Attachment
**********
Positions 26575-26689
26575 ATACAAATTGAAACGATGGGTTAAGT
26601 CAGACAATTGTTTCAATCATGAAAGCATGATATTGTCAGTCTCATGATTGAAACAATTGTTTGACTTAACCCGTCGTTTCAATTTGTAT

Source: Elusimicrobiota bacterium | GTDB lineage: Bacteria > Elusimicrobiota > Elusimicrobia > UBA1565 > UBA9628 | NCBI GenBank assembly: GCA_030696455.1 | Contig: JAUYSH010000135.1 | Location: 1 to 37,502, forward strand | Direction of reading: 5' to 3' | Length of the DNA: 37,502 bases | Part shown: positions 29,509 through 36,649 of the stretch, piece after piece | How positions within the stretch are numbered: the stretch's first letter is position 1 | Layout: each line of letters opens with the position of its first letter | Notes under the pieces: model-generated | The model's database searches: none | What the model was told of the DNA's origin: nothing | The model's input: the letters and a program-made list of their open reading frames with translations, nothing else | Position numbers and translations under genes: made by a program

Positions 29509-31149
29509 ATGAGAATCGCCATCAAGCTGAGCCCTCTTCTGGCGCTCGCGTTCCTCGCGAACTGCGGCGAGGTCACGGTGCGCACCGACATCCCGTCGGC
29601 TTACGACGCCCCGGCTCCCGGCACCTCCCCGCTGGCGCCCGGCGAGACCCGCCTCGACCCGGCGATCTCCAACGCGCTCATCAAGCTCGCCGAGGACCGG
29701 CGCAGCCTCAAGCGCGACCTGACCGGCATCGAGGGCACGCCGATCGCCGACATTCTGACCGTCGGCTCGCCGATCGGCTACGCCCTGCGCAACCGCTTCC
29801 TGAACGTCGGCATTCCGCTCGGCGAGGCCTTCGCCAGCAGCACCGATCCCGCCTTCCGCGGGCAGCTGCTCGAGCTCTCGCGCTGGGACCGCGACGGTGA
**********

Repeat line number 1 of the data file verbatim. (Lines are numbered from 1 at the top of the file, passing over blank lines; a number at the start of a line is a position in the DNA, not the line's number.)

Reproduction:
Positions 26575-26689